700 billion bailout package for debt-ridden euro zone nations

700 billion bailout package for debt-ridden euro zone nations

The new rescue fund-- European Stability Mechanism (ESM-- will replace the present 440 billion euros temporary financial shield-- European Financial Stability Fund (EFSF)-- when it expires in mid-2013.

It was set up a year ago to prevent the debt crisis in Greece from spreading to other debt-ridden countries in the euro zone such as Ireland and Portugal.

The EU finance ministers finalised the terms of the proposed rescue fund as Greece struggled to avert a bankruptcy a year after receiving a 100 billion euros bailout from the EU and the International Monetary Fund in May, last year.

The euro zone finance ministers, who met in Luxembourg on Sunday, delayed a decision to release the fifth tranche of that assistance amounting to 12 billion euros until the Greek government introduces further measures to stabilise the nation's crippled economy.

Even though the EFSF has 440 billion euros at its disposal, its actual lending capacity was around 250 billion euros because the rest was needed to be strong enough to keep its borrowing cost low.

Therefore, the finance ministers decided to raise its effective lending capacity to 440 billion euros, they said in a statement. So far, Ireland and Portugal were rescued from bankruptcy with the support of funds from the EFSF.

The proposed new rescue fund will be comprised of 620 million euros in credit guarantees and 80 billion euros in cash from the euro zone member nations. The cash payment will be made in five equal tranches during the period between 2013 and 2017, the statement said.

The ESM will have an effective lending capacity of 500 billion euros. It is also expected to get funds from the IMF which currently has a 250 billion euro share in the existing rescue fund.

"Our agreement demonstrates the determination of the euro zone nations to do everything to safeguard the stability of the euro area," Jean-Claude Juncker, chairman of the 17-nation group, said at the conclusion of their meeting.

The proposed new fund aims to involve for the first time private creditors such as banks, investment funds and insurances in future bailouts to reduce their costs for the taxpayers.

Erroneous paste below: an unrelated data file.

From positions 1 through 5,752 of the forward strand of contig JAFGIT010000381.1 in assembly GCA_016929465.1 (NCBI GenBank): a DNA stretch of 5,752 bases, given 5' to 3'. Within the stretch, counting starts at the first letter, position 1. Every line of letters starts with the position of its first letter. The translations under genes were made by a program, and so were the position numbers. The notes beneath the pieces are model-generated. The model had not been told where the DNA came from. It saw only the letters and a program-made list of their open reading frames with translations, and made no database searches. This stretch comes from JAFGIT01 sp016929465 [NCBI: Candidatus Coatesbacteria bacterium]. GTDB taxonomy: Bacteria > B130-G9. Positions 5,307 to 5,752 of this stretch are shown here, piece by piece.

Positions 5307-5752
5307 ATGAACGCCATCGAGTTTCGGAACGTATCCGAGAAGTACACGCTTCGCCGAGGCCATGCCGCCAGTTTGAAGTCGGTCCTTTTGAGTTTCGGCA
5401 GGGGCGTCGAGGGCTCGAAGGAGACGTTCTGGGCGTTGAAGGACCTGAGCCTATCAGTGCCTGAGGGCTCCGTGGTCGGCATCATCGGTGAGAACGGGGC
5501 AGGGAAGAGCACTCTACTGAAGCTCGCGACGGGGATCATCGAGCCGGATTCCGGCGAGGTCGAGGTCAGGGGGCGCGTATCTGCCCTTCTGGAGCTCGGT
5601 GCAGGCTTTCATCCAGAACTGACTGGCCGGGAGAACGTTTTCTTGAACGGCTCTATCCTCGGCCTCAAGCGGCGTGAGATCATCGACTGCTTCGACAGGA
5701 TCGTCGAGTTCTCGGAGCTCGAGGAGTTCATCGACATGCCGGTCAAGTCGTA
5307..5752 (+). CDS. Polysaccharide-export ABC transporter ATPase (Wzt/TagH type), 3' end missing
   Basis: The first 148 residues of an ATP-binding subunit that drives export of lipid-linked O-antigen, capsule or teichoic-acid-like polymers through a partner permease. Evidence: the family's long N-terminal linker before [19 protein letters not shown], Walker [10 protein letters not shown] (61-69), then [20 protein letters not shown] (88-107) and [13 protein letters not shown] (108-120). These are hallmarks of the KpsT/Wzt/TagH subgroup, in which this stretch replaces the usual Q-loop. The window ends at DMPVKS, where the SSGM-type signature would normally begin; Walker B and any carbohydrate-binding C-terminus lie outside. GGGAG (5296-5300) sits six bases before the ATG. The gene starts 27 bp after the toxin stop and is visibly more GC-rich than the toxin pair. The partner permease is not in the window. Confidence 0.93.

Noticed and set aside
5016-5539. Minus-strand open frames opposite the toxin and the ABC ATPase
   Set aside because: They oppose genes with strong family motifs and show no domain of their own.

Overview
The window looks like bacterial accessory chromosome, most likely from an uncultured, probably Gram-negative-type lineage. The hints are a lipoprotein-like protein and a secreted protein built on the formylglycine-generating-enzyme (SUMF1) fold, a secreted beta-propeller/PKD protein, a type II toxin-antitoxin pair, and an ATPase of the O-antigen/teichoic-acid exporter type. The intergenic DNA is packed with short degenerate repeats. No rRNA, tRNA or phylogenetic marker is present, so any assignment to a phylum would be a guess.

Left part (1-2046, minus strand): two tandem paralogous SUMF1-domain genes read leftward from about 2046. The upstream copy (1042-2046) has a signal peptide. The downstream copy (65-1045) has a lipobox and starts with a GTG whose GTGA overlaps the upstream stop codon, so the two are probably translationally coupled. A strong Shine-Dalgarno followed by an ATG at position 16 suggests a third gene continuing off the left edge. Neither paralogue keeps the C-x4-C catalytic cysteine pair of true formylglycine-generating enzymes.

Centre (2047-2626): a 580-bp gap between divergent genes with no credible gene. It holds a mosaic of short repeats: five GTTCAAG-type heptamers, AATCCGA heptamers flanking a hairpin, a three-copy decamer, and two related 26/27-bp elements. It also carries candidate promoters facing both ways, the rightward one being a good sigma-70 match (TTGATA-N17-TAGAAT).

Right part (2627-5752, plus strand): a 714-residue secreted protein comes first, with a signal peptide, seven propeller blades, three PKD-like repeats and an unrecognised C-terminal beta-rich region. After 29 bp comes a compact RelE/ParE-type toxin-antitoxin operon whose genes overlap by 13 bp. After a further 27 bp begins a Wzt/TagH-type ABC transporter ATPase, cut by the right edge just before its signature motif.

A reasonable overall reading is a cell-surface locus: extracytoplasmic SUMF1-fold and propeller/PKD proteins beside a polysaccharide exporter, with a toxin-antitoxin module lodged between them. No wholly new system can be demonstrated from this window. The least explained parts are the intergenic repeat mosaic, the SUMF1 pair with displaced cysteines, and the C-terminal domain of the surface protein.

As the largest contributor, Germany will have to undertake guarantees for 168 billion euros and provide a cash payment of around 22 billion euros.

A basic decision to set up a permanent financial rescue fund for the euro zone nations was taken by the heads of state and government of the European Union at their summit in March.

They had agreed then that cash-strapped euro zone nations will be rescued from bankruptcy only as the "last resort" when the stability of the entire euro zone is in danger. They also wanted to involve for the first time private investors in future bailouts.

The euro zone finance ministers said they expected to release the next trance for Greece by mid-July, but before that they wanted to ensure the government of embattled Greek Prime Minister George Papandreo survives a vote of confidence today and the parliament approves spending cuts and savings of around 28 billion euros.

Greece urgently needs the latest tranche to avoid defaulting on debt repayments due next month. It will also ensure that Greece will remain solvent until September.

The ministers also acknowledged Greece's needs for a second multi-billion rescue package because it will not be in a position to raise funds from capital markets at least until early next year. They agreed that the proposed bailout will include private creditors for the first time on a "voluntary basis".

Juncker said after Sunday's meeting that Greece will get the next tranche as well as a second rescue package from the EU if the Greek government takes the appropriate decisions and implement them.

The heads of state and government of the European Union are expected to agree on the key aspects of a second bailout ranging between 90 billion euros and 120 billion euros when they hold a summit in Brussels on Thursday and Friday.

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